Since the work place market shifted to incorporate more flexible and affordable work space options, we’ve seen an increase in people leaving their home offices to work in a co-working space, a shared office or a serviced office. We met with these workers (typically small business owners, mobile workers and independent workers) and asked them what their main reasons were for moving away from home based working.
They come in all shapes and sizes. Children need entertaining, washing needs doing, the post man realises you work from home and uses you as a holding office for the rest of the streets deliveries, granny pops in for a drink, dinner needs prepping, a quick trip to grab a coffee turns into a quick clean of the kitchen, friends calling for a chat or a pet of some description vying for your attention. Disruptions are one of the most common reasons we hear for people wanting to move on from working at home.
Work/home life balance:
Many people who work from home report that very subtly, the lines between home life and work life become blurred. You can never escape your office. Leaving for work and leaving the office for home is an essential part of the day for some, the journey alone allows them to transform from ‘work professional’ to ‘parent/spouse/friend’ and vice versa. Staying home when ill or when the children are ill means a chance to rest, and you don’t have to deal with the children being home all during the school holidays! People are likely to call round ‘whilst you are home’ for a chat. One home worker reported being constantly contacted by family members with task’s because ‘as you’re at home’ or ‘whilst your off’ and ‘the rest of us are at work’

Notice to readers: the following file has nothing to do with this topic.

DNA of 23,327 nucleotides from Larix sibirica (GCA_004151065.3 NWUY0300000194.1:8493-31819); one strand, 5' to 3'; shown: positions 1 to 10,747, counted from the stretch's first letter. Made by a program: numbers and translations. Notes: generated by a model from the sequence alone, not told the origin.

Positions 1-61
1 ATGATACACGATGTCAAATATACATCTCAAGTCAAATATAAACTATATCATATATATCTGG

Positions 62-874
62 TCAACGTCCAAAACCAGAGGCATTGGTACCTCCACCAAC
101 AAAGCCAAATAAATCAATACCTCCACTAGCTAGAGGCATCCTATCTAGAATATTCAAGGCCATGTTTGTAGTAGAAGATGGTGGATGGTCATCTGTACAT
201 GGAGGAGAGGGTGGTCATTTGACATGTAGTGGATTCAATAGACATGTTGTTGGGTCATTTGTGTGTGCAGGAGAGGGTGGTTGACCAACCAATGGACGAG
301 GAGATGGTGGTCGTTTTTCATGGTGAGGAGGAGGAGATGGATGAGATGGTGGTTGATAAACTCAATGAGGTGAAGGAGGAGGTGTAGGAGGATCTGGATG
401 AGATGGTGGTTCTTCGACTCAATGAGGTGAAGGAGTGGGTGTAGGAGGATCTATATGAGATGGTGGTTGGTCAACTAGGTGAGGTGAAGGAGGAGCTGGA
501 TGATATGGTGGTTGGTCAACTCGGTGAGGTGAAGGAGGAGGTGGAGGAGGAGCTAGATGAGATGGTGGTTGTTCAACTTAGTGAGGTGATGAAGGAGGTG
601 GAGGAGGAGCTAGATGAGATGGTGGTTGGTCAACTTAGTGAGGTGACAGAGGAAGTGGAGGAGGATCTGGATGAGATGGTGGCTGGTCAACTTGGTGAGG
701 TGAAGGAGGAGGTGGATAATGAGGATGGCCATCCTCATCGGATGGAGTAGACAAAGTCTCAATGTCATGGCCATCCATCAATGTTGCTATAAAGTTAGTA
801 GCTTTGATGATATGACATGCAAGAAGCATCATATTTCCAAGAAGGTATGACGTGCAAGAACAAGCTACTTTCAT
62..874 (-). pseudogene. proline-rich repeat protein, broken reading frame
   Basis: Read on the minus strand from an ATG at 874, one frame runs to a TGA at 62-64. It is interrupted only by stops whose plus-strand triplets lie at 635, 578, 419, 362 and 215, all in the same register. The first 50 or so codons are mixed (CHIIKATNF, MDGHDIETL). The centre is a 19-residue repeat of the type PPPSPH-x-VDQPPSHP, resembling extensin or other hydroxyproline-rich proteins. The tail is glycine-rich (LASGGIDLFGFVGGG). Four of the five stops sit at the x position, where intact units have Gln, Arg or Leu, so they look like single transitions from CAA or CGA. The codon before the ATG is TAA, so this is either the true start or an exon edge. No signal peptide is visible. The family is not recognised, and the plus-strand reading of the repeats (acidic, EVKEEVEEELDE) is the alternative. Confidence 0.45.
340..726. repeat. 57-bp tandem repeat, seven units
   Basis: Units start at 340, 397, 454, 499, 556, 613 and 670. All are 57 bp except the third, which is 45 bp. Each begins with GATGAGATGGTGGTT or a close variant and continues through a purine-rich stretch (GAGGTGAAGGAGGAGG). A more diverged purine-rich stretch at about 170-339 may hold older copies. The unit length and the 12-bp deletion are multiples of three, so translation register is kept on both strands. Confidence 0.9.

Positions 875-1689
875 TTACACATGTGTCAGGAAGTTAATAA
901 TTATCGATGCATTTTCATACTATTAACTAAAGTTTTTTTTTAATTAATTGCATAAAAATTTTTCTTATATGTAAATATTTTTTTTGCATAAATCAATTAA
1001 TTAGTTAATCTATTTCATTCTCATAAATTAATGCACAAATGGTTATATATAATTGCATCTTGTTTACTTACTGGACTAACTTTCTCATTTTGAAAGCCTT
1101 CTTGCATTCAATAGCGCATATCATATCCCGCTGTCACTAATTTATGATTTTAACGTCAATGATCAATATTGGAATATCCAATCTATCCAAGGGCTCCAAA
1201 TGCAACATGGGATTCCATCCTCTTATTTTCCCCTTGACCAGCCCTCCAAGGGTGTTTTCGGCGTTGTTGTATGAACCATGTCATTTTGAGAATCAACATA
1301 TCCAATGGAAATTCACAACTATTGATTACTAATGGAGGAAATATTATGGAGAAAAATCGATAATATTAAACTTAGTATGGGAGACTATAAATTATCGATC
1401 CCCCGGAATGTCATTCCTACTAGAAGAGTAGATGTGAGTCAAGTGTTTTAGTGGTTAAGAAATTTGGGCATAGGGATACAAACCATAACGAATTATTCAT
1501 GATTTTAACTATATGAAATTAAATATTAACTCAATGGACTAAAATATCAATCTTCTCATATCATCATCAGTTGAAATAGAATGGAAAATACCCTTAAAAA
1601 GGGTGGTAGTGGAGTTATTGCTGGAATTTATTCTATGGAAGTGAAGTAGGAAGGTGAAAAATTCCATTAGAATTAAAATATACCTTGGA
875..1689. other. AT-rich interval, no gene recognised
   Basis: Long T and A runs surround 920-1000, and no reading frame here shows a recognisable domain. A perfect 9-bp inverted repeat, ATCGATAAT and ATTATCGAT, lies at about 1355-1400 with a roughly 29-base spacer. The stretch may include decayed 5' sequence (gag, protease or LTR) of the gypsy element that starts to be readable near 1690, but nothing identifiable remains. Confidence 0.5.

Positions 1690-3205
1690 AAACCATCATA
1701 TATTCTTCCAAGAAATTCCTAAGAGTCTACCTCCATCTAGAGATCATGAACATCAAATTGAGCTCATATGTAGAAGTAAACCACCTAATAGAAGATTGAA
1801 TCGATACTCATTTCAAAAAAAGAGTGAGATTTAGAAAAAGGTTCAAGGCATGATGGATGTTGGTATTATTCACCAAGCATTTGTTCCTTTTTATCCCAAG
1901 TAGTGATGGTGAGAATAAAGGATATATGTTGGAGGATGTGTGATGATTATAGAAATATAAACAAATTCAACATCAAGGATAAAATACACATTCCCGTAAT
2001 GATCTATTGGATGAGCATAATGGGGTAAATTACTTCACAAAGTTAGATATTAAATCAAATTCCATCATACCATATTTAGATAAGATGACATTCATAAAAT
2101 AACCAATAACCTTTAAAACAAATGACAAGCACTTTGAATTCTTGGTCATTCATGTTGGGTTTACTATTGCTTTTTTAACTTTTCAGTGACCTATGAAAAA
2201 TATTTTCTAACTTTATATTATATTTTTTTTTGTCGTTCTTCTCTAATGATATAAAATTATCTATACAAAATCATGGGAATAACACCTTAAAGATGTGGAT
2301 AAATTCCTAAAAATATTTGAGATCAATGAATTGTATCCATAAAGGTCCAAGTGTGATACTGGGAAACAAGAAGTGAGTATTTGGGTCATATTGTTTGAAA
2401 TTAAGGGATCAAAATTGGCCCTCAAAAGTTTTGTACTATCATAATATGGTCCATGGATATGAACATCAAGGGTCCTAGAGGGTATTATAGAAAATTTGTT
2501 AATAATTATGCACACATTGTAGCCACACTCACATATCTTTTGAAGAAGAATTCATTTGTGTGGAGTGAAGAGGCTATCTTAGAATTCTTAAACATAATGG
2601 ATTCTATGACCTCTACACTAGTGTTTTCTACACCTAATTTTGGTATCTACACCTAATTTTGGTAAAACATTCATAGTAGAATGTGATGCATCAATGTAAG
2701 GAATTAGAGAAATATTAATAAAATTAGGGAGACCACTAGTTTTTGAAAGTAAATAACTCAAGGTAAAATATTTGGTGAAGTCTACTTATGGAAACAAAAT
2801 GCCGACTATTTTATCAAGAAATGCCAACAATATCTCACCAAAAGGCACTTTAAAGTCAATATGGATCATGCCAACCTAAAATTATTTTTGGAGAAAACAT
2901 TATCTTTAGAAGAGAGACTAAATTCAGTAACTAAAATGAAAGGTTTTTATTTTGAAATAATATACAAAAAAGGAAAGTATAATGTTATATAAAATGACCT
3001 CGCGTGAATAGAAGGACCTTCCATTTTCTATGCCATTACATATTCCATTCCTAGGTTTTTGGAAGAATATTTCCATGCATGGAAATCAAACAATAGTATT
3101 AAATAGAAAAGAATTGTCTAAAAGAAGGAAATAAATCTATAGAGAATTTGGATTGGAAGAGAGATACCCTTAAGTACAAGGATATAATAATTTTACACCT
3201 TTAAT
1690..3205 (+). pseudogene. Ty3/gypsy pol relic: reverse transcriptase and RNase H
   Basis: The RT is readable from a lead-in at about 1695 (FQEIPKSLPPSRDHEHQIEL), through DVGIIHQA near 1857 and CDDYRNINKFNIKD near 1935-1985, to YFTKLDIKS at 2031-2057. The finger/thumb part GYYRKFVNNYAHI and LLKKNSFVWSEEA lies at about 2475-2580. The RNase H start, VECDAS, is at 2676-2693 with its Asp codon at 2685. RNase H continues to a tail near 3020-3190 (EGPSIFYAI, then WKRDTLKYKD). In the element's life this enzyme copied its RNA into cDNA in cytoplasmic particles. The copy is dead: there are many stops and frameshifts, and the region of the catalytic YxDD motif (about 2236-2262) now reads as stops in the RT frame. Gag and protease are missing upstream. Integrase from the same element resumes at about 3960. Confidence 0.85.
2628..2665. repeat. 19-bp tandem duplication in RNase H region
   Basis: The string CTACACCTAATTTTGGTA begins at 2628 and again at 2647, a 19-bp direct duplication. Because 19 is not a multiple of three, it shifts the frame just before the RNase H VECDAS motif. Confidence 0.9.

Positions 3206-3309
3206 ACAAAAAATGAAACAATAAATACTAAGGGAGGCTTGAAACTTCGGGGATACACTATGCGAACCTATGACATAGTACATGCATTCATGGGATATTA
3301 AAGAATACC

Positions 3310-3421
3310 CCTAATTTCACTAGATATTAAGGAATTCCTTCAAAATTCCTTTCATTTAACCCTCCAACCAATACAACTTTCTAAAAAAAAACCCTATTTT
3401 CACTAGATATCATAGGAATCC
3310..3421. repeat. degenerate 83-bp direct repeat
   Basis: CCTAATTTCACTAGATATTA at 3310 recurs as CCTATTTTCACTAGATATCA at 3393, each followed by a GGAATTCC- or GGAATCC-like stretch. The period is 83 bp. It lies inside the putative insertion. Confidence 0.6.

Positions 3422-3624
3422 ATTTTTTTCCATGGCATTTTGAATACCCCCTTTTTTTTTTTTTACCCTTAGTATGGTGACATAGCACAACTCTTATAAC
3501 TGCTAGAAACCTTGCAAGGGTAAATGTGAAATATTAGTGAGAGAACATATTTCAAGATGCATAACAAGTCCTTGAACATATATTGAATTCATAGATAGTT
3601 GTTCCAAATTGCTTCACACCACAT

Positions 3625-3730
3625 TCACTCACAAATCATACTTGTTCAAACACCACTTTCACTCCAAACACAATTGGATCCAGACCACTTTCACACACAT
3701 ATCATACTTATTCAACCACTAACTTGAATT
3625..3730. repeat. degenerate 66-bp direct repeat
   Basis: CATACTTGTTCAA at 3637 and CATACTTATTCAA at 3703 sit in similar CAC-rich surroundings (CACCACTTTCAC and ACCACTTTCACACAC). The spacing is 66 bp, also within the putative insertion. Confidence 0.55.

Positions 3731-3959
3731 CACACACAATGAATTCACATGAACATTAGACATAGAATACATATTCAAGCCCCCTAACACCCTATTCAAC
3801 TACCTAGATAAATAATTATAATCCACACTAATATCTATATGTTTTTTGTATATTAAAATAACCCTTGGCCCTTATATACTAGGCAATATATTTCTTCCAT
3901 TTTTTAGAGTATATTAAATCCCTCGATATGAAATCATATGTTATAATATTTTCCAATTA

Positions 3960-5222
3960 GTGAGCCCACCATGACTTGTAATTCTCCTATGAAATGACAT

Humans are social creatures, we are designed to seek out others for interaction and companionship. Whilst working from home initially seems a productive and efficient solution as there is no one there to distract you, it very quickly becomes a lonely and isolating experience. People often reported having the TV on in the background, or the radio playing, or making trips out to the shops specifically to break up the boredom and loneliness. Being able to bounce ideas off others in the office, have a moan to someone over a coffee or just take a quick break from a work project actually increases productivity.
Working from home has the perception of being a cost effective solution for smaller businesses, but there are many unexpected and hidden costs. Being at home in the day means your utility cost’s increase and you may need to pay higher rates for phones/broadband. You need to purchase office stationary and furniture/equipment commonly found in office/work spaces. Your home is not the ideal place to meet with clients and suppliers, so the added costs of using external meeting rooms or coffee shops is there. Many people who made the transition from home to office said their expenses dropped because although they were now paying for office space, they were benefiting from the buying power of being able to order larger quantities (storage) and having business broadband/phone lines already in place.
Motivation dips and this is normal. We naturally do not want to complete boring and tedious tasks. In the office we are forced to continue with these tasks regardless, we are forced into work mode to complete the tasks at hand. Working from home gives us far too many opportunities to avoid these tasks – the washing needs to be put on, dinner needs prepping, it’s too easy to take a break to watch a bit of TV. One worker told us whenever he lacked motivation he would promise himself a break, he’d put some TV one with a cup of tea and promise himself he’s just take a 1/2hr break and then get back to work, but that ½ hour always dragged on as he avoided certain tasks.